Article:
PRML technology itself is not new: it has served for nearly two decades in the general field of data communications, where one of its applications is to improve modem performance. Nor is PRML completely new to the hard drive industry: IBM introduced a first-generation PRML read channel in 1990.
What is new are more advanced forms of PRML technology, and Quantum Corporation is at the forefront of this trend with its patented PRML read channel (see Figure 1). Because of its in-house digital signal processing (DSP) expertise and ASIC design capabilities, Quantum was the first non-captive hard drive manufacturer to design such a read channel. The channel was initially incorporated into its new-generation Empire drives in 1993, and a second-generation channel is used on the Grand Prix drives.
Significantly, Quantum intends to implement its new PRML read channel design across all of its product lines. Quantum's OEM customers, and their end users, thus can expect to benefit from improved levels of capacity and performance in hard disk drives aimed not only at workstations and other high-end systems, but at desktop and notebook computers as well.
To understand PRML read channels and their associated benefits, one must first consider the basic workings of traditional read channel designs.
Essentially, the read channel performs the data encoding and conversions needed to "write" computer-generated information on a magnetic medium (the disk), and then read back that information with a high degree of accuracy. During a write operation, the encoded data is converted into an analog signal, which the drive's read/write head uses to cause magnetic flux changes, or changes in the magnetic patterns, on the drive's disks, hence "writing" data to the disk.
During a read operation, the read/write head "senses" the magnetic flux changes on the disk sector(s) to be read, then generates an analog readback signal that is transmitted to the read channel. The read channel detects the signal's peaks (each of which represents one bit of data), converts the data back into digital information, and finally decodes the data into its original sequence of 1s and 0s (see Figure 2).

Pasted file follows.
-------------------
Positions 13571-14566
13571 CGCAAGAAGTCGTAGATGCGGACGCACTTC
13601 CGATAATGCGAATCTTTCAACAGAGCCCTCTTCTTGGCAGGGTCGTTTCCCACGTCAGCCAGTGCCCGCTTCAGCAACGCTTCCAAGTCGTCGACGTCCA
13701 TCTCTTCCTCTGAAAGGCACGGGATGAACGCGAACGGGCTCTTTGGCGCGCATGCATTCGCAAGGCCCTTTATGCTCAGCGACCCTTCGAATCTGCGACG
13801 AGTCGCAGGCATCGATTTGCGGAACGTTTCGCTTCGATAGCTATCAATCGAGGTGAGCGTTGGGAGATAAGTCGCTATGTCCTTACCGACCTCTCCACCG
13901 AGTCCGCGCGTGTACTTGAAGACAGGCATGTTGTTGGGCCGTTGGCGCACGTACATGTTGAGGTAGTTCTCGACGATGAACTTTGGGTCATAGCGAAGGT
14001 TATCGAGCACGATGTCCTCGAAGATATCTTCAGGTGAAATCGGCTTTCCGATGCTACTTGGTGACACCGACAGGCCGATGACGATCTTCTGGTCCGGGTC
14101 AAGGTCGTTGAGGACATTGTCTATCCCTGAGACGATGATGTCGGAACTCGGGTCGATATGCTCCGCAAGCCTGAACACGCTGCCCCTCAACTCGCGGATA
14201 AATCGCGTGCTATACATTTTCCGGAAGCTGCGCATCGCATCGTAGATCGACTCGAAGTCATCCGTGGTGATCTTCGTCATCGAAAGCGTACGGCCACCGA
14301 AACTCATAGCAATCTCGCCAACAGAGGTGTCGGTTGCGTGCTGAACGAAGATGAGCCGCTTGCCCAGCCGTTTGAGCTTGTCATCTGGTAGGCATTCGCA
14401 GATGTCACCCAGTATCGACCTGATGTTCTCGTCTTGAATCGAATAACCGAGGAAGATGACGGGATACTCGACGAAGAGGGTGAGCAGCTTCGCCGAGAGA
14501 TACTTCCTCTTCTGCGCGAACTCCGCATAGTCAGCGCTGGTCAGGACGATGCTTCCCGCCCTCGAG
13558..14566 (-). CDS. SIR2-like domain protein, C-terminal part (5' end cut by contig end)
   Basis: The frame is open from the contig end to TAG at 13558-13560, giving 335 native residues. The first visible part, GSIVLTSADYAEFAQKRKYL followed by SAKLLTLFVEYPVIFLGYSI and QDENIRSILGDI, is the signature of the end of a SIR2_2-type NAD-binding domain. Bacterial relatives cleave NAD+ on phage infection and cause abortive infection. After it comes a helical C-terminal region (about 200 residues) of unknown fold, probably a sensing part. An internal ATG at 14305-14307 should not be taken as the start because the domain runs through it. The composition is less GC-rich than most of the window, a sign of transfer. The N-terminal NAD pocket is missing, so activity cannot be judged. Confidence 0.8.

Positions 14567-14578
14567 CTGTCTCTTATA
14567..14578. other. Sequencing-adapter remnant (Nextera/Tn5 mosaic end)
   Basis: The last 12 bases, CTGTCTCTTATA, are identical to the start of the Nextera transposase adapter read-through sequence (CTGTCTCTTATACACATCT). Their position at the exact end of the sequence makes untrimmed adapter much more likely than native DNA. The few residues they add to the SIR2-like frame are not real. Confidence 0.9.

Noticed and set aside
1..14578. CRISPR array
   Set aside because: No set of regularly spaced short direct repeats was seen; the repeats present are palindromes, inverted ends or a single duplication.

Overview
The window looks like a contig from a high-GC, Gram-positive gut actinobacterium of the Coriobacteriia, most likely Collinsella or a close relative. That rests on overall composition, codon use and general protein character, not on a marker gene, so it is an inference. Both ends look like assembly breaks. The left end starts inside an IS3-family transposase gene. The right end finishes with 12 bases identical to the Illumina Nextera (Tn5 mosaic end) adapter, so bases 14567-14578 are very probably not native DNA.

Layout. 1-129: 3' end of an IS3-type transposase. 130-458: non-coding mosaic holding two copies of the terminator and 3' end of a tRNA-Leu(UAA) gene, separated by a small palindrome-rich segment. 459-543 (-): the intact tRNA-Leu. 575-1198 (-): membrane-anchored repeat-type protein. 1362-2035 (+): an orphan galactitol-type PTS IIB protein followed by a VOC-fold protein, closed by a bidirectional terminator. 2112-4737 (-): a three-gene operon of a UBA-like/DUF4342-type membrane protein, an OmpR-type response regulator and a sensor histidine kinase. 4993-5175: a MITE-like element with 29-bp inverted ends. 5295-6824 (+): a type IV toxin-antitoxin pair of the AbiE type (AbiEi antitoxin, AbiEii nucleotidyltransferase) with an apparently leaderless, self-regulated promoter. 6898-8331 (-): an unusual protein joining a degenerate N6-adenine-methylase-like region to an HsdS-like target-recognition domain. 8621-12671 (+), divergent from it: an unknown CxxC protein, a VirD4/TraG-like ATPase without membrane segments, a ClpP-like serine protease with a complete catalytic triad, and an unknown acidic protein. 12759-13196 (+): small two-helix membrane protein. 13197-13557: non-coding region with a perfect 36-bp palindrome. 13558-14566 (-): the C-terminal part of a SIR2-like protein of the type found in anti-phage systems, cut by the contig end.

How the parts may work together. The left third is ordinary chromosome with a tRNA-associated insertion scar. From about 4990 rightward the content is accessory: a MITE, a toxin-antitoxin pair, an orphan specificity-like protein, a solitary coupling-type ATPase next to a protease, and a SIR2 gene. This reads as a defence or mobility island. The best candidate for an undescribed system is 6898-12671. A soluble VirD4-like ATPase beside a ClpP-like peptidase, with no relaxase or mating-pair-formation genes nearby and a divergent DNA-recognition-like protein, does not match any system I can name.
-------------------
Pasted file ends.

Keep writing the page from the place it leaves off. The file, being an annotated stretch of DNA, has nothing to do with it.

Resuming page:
Central to a discussion of PRML read channels versus peak detection read channels is the particular data encoding scheme they employ during write operations to facilitate data readback. Both types of read channels use a scheme called RLL, which stands for "Run Length Limited."
RLL encoding imposes constraints on the user data that will be written to the disk. For peak detection, these constraints are typically denoted as (1,7). Here, "1" means there must be at least one digital 0 between every digital 1 in the sequence of bits in a data stream. This translates into at least two encoded-bit time periods between every magnetic flux change. It also means that the peaks in the analog readback signal will occur at least two encoded time periods apart.
The "7" in the (1,7) constraints means there can be no more than eight of these encoded-bit time periods between magnetic flux changes. The peaks in the readback signal thus will occur no later than eight encoded time periods apart.
The RLL 1,7 constraints, then, are what separate the peaks in a peak detector read channel and reduce ISI during readback of user data. These constraints ward against bit errors very effectively; the downside is that the requirement for two encoded time periods between flux changes eats up disk space. The result: for hard drives that use peak detection, the ratio of user data to stored data on the drives' disks is only 2-to-3 (as in Quantum drives that use peak detection), which leads to lower areal density and data transfer rates.
In today's most advanced PRML read channels, such as those designed by Quantum for its Empire 1440/2160 and Grand Prix 2130/4270 drives, (0,4,4) constraints replace the (1,7) constraints during data write operations. Here, the "0" means that the digital 1s in a data stream can occur right next to each other. Hence the magnetic flux changes on the disk can occur with just one encoded-bit time period between them, and the peaks in the analog readback signal are not separated.
The first "4" in the encoding constraints means there can be no more than four digital 0s between digital 1s in a data stream, or no more than six encoded-bit periods between flux changes. (The latter "4" refers to the maximum number of 0s between 1s that can occur in certain data subsequences, a constraint that simplifies implementation of digital data-sequence detection.)
The result of this more efficient PRML encoding scheme is that the user data to stored data ratio for the Empire and Grand Prix drives is increased to 8-to-9. This ratio, in turn, contributes to a bit density of 80,000 bpi for the Empire products, or 26 percent higher than the 63,600 bpi density achieved by Quantum's Empire 540 and 1080 drives featuring peak detection and using similar heads and media. The internal data rate also increases to 64 Mb/second for the Empire products and 78 Mb/second for the Grand Prix products, significantly higher than the 48 Mb/second rate achieved by the Empire 540 and 1080 drives.